The fact that a poetic statement like “human life is like a bowl of cherries” is a false scientific fact does not detract from its profound truth, reality, and insight.
Rabbi Rachael Jackson and Rabbi Michal Loving discuss how can science and religion add up to a holistic human experience.
Ian Binns, Ph.D. and Dr. Mark Bloom discuss how they came to hold a belief about science and religion being in dialogue rather than in opposition.
New ways of meeting and keeping in contact with each other, such as social media, present us with a whole new set of information on which we can base our judgments of others.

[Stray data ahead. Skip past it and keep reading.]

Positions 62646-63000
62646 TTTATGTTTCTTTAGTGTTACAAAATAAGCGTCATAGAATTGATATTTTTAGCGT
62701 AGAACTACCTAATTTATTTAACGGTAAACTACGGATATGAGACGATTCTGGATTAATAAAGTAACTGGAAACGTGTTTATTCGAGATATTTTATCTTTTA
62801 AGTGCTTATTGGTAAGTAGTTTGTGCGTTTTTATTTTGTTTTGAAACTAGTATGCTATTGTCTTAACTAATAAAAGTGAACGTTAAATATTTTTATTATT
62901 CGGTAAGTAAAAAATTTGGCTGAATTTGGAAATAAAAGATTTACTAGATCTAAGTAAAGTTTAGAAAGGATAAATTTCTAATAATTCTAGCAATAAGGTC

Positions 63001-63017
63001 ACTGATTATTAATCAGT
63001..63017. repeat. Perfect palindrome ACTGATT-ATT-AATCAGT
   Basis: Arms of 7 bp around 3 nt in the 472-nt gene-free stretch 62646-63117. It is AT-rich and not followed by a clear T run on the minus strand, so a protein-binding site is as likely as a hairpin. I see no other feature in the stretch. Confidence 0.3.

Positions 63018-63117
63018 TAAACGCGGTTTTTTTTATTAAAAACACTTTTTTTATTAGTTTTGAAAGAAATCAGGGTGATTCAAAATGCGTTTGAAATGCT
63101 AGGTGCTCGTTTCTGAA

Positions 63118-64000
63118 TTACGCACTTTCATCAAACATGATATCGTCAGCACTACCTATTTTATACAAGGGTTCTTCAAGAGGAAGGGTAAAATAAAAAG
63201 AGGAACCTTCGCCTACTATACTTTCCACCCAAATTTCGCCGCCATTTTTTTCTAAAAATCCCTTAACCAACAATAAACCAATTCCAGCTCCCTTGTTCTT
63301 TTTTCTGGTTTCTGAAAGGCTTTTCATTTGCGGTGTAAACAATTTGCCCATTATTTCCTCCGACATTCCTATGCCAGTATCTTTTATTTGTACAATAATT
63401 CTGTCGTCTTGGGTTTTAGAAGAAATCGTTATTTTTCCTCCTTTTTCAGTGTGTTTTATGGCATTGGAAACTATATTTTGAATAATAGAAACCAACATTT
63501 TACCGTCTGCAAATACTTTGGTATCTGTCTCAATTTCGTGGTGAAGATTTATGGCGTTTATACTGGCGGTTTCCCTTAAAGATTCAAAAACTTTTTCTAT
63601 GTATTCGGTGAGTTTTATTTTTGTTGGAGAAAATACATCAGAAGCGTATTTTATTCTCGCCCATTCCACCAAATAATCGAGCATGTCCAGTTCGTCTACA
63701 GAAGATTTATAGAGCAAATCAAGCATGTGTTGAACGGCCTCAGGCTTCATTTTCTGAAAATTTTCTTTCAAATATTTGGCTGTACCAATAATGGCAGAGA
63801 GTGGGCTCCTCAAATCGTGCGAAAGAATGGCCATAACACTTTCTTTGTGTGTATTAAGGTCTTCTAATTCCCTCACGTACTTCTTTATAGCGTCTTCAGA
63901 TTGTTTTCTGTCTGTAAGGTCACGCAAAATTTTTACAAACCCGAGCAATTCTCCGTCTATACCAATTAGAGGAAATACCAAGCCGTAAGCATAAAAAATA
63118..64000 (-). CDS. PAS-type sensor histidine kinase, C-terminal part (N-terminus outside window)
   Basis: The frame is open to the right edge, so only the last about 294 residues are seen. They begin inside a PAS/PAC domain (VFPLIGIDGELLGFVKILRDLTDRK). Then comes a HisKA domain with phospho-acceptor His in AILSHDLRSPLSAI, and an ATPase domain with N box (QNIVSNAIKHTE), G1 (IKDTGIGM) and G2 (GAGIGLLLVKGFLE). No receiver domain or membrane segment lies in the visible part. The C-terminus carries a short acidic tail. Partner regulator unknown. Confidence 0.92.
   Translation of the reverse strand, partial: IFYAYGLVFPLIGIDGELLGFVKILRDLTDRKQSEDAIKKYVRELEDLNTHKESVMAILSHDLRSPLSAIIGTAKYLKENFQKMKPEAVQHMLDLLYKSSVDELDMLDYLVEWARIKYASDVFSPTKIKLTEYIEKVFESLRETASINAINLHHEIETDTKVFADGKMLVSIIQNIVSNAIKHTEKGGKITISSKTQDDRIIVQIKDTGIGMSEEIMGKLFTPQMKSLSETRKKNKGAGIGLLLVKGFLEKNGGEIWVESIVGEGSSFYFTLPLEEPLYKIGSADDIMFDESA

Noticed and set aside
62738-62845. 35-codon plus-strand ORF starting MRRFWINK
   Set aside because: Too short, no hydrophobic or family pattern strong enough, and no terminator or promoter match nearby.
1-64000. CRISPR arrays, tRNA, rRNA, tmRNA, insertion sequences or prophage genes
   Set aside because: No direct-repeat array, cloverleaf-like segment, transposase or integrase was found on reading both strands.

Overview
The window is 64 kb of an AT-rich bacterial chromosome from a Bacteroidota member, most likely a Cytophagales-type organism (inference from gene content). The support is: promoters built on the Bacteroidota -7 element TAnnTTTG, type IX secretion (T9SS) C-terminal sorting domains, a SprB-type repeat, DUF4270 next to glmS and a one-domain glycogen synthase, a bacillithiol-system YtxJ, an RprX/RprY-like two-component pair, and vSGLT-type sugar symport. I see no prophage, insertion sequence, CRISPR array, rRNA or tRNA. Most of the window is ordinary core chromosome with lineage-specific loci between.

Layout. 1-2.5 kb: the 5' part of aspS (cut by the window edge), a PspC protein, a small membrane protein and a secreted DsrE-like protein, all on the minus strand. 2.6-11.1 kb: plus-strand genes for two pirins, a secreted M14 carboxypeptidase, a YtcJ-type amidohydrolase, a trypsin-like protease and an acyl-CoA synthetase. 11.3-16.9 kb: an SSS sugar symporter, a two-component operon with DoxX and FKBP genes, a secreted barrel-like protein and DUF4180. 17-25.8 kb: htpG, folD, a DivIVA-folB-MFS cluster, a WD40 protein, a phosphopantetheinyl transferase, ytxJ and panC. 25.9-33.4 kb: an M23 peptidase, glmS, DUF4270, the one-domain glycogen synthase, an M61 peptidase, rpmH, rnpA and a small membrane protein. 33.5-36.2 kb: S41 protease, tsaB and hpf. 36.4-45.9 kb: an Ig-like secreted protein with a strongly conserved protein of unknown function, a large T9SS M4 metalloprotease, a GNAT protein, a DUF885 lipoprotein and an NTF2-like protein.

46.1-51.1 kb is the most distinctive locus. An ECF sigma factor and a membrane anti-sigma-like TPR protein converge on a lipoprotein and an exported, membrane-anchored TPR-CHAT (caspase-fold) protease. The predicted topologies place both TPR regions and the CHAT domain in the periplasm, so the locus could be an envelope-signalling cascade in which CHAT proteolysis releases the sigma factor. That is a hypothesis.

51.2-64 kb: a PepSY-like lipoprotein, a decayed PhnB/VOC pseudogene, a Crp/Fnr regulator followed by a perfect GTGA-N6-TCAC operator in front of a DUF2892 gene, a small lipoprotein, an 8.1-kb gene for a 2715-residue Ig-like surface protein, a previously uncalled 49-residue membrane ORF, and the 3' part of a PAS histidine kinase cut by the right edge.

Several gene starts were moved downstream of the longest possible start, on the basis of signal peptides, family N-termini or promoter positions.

Where can technology and AI (artificial intelligence) can aid knowledge, and where it can harm human understanding?
What if we could use the principle of psychology not just to treat problems and shortcomings, but to reach our greatest potential?
If humans have learned over eons that intercessory prayer doesn’t “work”, why do we keep doing it?
How can the workplace and our other social institutions help dispel the myth that everyone is just in it for themselves?
Does religion offer something special that science doesn’t?
Every mammal, big or small, has the same number of heartbeats in its life. I wondered whether the same laws of “scaling” would apply to the Jewish community.